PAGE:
Where are you headed?

Pissing Contests and Faded Glory

Look at this fancy cover art!

Look at this fancy cover art!

A washed-up bull rider with a record to defend. A young and hungry newcomer gunning for fame. These two men collide in my newest short story, King of the Rodeo. Things gets bloody.

If you follow me on social media then you’ve probably heard the good news already. I want to take a second and thank everyone who has bought a copy of the story. It means so much! Seriously. My stories are the most important thing in the world to me. Writing is pretty much all I think about on a daily basis. My stories are inextricable parts of my life and existence. When I put a new piece out in the wild, it’s simultaneously the most thrilling and frightening sensation. It’s what I live for.

King of the Rodeo is being published by the independent press Write Out Publishing. They operate on a generous business model in which ten percent of each short story’s profits are donated to a charity of the author’s choosing. I picked Doctors Without Borders since they’re doing literally lifesaving work in places like Syria. They need all the help they can get. I’m so glad my story is finding an audience while helping a worthy charity.

I grew up in a small town very similar to the one featured in King of the Rodeo (no points for guessing). I’ve noticed small town life is a pervasive theme in a lot of my writing. What’s not to like? Small towns are rich with narrative opportunity. They’re filled with colorful characters, juicy gossip, and dark secrets. Everybody’s involved in the lives of their neighbors. Small towns may be quiet, but it’s surprisingly hard to keep a low-profile in a town with less than 4,000 people.

My hometown has a famous rodeo (again, no points for guessing) and I’ve went a couple times. I’ve always been more of an indoor type, but I was always fascinated by the crowds of people who went. The stands would get filled every Saturday night. The smell of funnel cake and manure hung thickly sweet in the air. Young men—boys, really—willingly climbed on top of bucking bulls, risking life and limb for victory. I couldn’t get over the sheer primal nature of it. What’s more elemental (and dubiously safe) than mounting an angry animal and holding on for dear life?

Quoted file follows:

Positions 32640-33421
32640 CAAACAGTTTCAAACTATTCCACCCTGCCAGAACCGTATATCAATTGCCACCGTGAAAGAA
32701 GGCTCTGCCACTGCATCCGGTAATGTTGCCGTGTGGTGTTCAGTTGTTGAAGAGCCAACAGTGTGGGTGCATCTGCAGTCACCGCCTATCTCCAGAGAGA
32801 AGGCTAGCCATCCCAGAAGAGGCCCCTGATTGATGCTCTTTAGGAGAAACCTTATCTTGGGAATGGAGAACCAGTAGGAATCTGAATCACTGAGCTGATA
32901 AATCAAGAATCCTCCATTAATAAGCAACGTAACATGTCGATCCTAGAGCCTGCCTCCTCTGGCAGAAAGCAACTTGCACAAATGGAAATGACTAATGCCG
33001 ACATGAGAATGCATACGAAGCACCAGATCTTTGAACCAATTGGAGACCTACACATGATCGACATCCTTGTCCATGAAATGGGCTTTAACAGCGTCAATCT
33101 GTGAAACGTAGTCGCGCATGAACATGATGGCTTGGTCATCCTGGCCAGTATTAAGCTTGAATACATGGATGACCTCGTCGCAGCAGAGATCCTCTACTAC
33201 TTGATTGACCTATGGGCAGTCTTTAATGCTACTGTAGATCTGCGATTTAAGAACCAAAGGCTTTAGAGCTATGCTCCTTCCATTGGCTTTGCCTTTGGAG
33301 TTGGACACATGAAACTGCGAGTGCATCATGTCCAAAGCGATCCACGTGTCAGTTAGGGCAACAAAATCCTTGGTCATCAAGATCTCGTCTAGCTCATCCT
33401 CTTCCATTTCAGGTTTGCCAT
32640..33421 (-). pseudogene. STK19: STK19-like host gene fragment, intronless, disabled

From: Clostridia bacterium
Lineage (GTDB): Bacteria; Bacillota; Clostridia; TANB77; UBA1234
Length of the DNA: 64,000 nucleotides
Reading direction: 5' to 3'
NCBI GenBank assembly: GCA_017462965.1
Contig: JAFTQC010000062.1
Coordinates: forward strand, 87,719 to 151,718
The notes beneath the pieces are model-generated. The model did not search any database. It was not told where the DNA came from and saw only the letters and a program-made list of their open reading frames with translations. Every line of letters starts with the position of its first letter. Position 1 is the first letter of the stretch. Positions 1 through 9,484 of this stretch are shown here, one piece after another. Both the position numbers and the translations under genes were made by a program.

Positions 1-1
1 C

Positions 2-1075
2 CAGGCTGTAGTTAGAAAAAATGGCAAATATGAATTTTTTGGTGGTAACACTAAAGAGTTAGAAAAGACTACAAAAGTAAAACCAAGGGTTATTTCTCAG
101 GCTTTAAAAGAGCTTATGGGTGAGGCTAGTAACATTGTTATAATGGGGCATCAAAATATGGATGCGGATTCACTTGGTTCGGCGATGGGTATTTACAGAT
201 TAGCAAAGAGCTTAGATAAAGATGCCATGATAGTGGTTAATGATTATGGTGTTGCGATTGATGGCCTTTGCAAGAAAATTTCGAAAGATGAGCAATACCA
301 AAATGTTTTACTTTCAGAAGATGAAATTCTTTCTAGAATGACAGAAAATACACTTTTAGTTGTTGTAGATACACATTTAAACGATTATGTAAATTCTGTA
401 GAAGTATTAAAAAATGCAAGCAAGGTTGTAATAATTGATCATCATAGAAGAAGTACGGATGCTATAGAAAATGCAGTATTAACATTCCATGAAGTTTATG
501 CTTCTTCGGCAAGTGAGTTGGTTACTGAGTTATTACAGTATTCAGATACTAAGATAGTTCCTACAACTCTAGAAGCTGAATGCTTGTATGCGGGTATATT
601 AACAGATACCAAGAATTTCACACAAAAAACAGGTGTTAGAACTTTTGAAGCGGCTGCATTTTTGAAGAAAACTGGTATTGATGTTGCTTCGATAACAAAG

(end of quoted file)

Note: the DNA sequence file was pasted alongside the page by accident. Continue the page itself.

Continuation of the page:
The last time I visited that rodeo, I was struck by a story idea. I pictured a bull rider. Young but still past his prime, maybe mid-twenties, a townie who had a brief, shining brush with greatness and then let it cloud over like fogged silver. Who was this person drinking Bud Lites in the parking lot before getting in line and picking fights with the lady in the ticket booth? He was somebody I wanted to write about. He is Elijah.

I’m fascinated with the concept of faded glory. I love characters who have fallen from grace and are haunted by some mistake, misstep, or regret in their past. As Coleridge would put it, I want albatrosses around necks. There's nothing more tragic than peaking early. I feel bad for the high school jock who hit a brick wall after graduation. I feel bad for the middle-aged middle manager with deferred dreams of being a rock star. I feel bad for the old woman who has regrets from her youth and doesn't have the energy to make things right.

Elijah, the protagonist of King of the Rodeo, is one of these people. How far will he go to preserve his legacy? At what point do we have to take responsibility for our own failures? My story grapples with these questions and more.

I’d be flattered if you checked out my story at the Write Out Publishing store. You'll be entertained and your money will go to a great charity.

As always, thanks for reading.

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